I have the information about the behaviour of 400 users across period of 1 months (30 days). Across those 30 days I measure 4 different information (let's call it A,B,C and D), hence I have a total of 4 time series. My goal is to predict, starting from day 5, the future values of A, by knowing the past values of A, B, C and D. So:

A(5) = f(A(1,2,3,4), B(1,2,3,4), C(1,2,3,4), D(1,2,3,4))

Ideally, I'd like to estimate the whole future values, from day 5 to day 30.

I tried to use LSTM by using as input the past series, to predict the future trends. However, I am not getting great results, and I am hoping I can use a simpler approach. I came across with the concept of Kalman Filter, where the value at time step k can be estimated by using the past values. Here there are some nice examples , however I have no idea where to start from. Would it fit with my problem, if yes, how could I fit my past values into the equation for the estimation of A(k)? Any suggestion is appreciated.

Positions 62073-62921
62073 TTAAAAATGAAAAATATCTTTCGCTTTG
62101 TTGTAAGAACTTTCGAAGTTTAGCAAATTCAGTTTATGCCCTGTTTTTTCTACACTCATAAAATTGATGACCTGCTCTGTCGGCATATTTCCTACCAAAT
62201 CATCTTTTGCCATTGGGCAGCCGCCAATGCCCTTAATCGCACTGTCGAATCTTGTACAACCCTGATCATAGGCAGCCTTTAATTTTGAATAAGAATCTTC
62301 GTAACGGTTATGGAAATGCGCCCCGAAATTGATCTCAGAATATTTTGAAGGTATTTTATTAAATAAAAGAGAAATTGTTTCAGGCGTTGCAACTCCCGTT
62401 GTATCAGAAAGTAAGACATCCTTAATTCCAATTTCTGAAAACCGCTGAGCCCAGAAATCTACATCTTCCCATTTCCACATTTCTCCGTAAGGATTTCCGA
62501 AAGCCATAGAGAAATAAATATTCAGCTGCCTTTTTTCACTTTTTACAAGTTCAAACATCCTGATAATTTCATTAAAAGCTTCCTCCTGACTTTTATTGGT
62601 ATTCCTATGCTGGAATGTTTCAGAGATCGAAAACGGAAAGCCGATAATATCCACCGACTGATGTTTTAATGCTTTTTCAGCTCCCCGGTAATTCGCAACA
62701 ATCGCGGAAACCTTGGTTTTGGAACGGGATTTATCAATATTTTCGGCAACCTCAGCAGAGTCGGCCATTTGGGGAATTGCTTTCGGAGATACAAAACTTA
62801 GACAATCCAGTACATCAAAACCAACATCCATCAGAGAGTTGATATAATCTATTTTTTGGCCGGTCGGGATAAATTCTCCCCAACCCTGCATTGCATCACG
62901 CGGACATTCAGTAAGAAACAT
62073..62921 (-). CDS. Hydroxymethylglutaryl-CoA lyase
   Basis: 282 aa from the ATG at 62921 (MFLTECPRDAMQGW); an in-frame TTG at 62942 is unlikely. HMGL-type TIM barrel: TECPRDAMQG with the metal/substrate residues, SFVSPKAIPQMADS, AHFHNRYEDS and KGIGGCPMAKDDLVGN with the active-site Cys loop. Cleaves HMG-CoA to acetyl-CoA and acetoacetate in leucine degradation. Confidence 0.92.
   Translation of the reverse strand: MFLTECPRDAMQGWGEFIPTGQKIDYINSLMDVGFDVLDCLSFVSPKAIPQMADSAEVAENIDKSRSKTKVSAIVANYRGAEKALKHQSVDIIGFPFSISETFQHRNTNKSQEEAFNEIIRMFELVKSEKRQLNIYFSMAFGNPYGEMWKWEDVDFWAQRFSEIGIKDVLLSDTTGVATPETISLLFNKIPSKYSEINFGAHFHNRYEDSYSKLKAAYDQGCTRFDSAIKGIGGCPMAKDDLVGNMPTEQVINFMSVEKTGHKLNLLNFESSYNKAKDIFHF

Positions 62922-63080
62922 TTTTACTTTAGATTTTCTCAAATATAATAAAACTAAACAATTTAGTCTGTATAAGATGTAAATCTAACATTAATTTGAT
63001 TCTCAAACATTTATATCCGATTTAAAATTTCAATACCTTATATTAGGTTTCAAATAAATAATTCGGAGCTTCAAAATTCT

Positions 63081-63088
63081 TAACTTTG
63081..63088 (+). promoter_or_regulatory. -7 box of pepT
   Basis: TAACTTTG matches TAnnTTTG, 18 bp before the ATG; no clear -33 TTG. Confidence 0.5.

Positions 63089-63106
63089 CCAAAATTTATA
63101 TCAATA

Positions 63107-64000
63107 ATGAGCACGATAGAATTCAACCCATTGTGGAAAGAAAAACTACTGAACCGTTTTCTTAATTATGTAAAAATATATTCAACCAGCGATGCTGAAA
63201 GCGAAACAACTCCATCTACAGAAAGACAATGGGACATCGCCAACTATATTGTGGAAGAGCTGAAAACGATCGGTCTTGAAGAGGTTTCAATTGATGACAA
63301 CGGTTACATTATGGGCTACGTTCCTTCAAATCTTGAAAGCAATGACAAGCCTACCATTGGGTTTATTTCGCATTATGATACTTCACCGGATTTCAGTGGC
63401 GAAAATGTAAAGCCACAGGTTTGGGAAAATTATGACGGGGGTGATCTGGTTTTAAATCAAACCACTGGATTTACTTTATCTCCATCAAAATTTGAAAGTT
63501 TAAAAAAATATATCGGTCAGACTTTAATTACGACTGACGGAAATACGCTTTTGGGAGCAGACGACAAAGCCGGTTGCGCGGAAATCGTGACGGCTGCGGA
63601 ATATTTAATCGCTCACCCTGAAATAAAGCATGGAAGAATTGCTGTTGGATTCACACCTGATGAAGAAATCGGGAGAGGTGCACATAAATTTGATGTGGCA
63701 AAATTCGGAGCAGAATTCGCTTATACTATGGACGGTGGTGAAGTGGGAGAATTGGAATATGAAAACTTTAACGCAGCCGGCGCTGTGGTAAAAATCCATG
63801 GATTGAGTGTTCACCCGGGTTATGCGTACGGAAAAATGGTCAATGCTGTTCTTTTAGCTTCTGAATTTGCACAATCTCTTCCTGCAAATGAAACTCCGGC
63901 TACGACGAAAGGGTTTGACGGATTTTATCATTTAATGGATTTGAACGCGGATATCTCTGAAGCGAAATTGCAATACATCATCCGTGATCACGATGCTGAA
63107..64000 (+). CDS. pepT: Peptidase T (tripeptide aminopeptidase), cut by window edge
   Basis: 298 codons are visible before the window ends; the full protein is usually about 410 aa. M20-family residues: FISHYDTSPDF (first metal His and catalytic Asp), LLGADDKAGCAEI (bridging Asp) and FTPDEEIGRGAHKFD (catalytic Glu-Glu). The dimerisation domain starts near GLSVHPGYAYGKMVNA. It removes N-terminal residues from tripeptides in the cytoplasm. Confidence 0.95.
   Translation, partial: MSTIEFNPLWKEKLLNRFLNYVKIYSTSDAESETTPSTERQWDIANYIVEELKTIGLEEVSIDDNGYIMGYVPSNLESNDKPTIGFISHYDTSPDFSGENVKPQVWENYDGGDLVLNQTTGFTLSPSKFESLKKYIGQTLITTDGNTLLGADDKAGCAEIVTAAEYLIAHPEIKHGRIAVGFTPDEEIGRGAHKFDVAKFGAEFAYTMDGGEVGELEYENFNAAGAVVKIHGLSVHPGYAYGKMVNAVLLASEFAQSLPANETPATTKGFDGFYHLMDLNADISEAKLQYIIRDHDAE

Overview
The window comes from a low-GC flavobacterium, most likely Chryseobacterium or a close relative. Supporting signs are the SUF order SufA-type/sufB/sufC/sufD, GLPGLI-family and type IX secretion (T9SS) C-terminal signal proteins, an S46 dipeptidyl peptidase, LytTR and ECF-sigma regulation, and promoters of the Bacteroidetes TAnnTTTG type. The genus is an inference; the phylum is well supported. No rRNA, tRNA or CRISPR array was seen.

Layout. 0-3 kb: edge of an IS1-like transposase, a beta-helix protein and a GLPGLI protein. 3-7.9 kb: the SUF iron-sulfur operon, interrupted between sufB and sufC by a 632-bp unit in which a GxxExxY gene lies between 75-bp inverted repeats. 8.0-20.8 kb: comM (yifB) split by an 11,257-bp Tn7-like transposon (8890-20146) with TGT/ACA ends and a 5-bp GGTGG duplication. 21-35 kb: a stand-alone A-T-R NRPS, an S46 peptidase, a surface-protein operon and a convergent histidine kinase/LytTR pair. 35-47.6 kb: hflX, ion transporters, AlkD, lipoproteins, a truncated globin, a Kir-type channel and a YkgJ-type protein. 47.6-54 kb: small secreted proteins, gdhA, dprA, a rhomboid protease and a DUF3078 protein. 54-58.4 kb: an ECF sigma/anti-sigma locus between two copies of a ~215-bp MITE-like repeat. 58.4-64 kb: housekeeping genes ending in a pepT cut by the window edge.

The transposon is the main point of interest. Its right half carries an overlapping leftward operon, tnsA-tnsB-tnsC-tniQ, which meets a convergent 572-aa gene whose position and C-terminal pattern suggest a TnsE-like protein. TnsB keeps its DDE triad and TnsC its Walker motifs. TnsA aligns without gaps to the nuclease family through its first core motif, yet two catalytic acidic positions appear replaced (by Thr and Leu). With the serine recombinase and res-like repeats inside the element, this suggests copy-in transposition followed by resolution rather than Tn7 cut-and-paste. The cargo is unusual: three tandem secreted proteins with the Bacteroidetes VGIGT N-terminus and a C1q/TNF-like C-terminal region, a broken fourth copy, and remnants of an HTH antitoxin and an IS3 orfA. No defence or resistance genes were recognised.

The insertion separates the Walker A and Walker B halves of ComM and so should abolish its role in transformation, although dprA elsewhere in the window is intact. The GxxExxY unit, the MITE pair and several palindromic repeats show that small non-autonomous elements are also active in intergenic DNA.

• $\begingroup$ Kalman filters require a model apriori. Which is why it is step #1 in your link. The model is used to predict future outputs. Since models are never perfect, the filter is used to keep the model state from drifting too far from reality. But you need a model first. $\endgroup$
    – Stephen Rauch
    Nov 29, 2017 at 14:07

1 Answer 1


The Kalman Filter is a model-based algorithm, meaning that you would need an equation system that describes how the values A, B, C, D evolve in time. If you do not have that, then the Kalman Filter is not suitable for you.

Example To put this in context, consider that we want to predict position $x_k$. We know from high school physics that $x_k = x_{k-1}+v_k\delta t,$ where $v$ is the velocity, $k$ the discrete time index and $\delta t$ the discrete time step. So we have a model. To make use of the Kalman Filter, we also need measurements, e.g. for position and/or velocity (you have this one).


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